Kappa Chakka Kandhari (KCK) may sound like a tongue twister to an outsider, but for Chennai, the cultural capital of India, it’s a kitchen keeping alive the aromas of the city. The restaurant takes its name from three ingredients unique to Kerala cuisine including the zingy Kandhari chilli.
My first visit to KCK in Chennai, which was recognised as part of The Oyster Club—an honour for lesser-known restaurants, cafes, little shacks in any part of the country that are quietly making waves with innovation and exceptional food—at LF Epicurean Guild Awards 2019, felt like a walk through our Syrian Christian neighbour’s house in Kochi. I usually spent my school summer holidays there. Nostalgia is probably the cornerstone of the KCK experience. It’s also the spark that brought accomplished chef and restaurateur Regi Mathew and his partners, Augustine Kurian and John Paul together; to recreate food memories from their childhood. Dishes cooked with affection using fine ingredients and heirloom recipes.
Chef Regi Mathew
Down memory lane
It was the love of their mother’s recipes that acted as the catalyst for this venture but KCK is more than just a collection of family recipes. The three promoters crisscrossed Kerala over three years stopping at 265 homes and 70 toddy shops—the new hubs for Kerala’s Instagram food generation—in search of recipes and dishes with stories to tell. On their expedition, they ended up with a treasure trove of 800 recipes, each with a fascinating tale.
I followed one of these tales to its source. Ramasseri a tiny village near Palakkad is known to make flat, ultra-soft idli in steam pots for over a century. You will find one of these idli masters at KCK. What almost became a dying recipe has seen a revival here. This light as air idli is served with flavourful sambar or chicken curry.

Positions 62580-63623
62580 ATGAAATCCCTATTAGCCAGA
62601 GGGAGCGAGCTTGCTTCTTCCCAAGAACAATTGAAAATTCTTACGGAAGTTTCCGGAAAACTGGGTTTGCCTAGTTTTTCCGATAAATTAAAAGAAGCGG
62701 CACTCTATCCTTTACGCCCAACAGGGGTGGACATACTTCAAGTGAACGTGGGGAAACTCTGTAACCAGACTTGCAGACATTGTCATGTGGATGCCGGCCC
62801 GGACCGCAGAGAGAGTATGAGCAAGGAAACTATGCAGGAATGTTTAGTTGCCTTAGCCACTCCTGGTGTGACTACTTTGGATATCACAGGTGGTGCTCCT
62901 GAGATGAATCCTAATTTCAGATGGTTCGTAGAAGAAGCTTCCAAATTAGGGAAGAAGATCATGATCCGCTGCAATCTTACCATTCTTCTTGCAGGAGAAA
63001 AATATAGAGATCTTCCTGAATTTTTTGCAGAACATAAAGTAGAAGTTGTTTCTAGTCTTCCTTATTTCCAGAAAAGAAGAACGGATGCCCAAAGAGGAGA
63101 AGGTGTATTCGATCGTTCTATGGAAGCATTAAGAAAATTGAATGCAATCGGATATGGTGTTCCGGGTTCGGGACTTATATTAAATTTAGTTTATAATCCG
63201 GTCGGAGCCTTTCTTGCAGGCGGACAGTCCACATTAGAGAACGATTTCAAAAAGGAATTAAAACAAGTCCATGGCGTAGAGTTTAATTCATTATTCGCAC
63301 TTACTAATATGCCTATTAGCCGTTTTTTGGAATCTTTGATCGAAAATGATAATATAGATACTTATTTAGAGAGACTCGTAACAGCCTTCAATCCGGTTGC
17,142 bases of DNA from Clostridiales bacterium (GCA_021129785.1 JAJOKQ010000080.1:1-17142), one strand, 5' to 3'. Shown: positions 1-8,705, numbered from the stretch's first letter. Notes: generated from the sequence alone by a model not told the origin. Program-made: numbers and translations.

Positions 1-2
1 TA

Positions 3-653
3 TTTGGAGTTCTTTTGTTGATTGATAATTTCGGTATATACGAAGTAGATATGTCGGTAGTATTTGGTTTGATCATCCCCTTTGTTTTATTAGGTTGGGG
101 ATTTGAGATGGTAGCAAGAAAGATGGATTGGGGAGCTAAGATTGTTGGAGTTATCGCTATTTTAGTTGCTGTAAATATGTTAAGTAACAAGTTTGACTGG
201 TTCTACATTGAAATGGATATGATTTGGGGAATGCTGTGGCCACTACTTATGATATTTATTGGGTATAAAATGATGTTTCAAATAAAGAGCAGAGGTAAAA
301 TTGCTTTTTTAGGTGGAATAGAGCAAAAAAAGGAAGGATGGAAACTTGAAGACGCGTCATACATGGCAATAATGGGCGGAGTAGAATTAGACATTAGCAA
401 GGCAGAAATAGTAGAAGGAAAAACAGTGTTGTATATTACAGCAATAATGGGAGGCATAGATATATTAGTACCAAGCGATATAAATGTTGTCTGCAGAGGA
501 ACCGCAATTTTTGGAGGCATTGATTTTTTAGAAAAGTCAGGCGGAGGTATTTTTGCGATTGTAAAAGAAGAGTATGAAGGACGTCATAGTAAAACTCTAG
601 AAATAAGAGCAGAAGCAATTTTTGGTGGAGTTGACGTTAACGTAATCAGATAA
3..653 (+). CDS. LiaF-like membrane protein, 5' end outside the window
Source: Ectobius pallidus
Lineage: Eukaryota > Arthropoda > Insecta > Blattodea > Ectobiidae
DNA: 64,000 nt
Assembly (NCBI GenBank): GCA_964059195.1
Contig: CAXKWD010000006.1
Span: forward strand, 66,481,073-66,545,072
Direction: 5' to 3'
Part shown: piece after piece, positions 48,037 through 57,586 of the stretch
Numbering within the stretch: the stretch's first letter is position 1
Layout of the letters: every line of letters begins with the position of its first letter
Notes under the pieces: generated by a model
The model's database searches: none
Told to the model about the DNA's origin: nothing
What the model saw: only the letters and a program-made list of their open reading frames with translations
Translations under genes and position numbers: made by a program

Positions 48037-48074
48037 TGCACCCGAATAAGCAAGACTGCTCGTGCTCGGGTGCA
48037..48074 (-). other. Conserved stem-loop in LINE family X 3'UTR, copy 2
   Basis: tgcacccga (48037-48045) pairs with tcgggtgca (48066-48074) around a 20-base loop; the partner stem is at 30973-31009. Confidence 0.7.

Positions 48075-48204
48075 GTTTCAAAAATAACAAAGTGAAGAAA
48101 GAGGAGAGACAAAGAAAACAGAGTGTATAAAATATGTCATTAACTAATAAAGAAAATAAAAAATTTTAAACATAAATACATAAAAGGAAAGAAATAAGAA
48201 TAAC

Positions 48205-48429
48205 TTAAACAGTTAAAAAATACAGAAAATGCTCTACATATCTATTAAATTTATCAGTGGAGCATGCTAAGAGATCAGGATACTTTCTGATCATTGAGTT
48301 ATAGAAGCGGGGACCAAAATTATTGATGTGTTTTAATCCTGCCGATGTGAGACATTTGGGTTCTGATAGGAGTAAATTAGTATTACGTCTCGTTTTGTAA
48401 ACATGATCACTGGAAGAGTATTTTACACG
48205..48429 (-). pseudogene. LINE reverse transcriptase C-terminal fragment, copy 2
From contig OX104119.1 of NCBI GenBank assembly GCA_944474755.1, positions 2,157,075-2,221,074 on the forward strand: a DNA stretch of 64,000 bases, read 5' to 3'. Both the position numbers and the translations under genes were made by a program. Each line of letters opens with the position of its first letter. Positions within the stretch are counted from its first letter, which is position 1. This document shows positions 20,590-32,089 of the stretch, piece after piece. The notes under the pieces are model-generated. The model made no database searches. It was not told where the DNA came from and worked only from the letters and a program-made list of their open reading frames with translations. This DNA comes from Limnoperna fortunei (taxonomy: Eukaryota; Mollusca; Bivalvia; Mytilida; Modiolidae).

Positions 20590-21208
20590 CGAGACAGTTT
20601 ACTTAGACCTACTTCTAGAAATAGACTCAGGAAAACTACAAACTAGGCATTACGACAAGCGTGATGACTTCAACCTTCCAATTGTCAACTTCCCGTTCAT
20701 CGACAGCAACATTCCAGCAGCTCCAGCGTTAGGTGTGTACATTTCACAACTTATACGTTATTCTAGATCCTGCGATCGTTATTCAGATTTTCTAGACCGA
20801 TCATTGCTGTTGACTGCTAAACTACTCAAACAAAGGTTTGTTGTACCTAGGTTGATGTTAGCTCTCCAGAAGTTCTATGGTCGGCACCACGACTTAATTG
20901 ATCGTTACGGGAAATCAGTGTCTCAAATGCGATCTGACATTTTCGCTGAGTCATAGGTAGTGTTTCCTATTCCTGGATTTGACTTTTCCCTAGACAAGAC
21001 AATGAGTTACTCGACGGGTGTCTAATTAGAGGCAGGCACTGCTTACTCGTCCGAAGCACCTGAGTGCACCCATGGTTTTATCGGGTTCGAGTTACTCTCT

Another fascinating story plays out in one of my favourite dishes—Pidi Kozhi Curry, rice dumplings cooked with coconut milk and served with country-chicken curry. This is a dish that Regi remembers from his childhood visits to the church festival in Ramapuram. It’s not just about the story; almost every ingredient makes the trek from Kerala. Source of each ingredient has been carefully researched and tested before almost being geo-tagged such as the peppercorns from Pulpally in Wayanad or jaggery from Marayoor. Regi has adopted a ‘no compromise’ approach with every ingredient. This is why most of Kappa Chakka Kandhari seafood finds its way from Kochi. One bite of the Ayakura Melodu Vachathu, (spicy tangy tawa-grilled seer fish marinated in tart gooseberry, green peppercorn and bird’s eye chilli) and you realise that this long journey from Kochi was worth it.
Taste buds of nostalgia
Nostalgia might keep bringing Malayalees back to KCK but Regi understands that his pure and unadulterated vision of Kerala cuisine needs to transcend regional boundaries. KCK has already managed this in Chennai, where according to him, a large chunk of their repeat guests have no connection with Kerala. Regi’s confident that this template will succeed in Bengaluru, despite breaking the standard parotta, meen moilee and biryani stereotypes that Kerala cuisine often gets boxed into.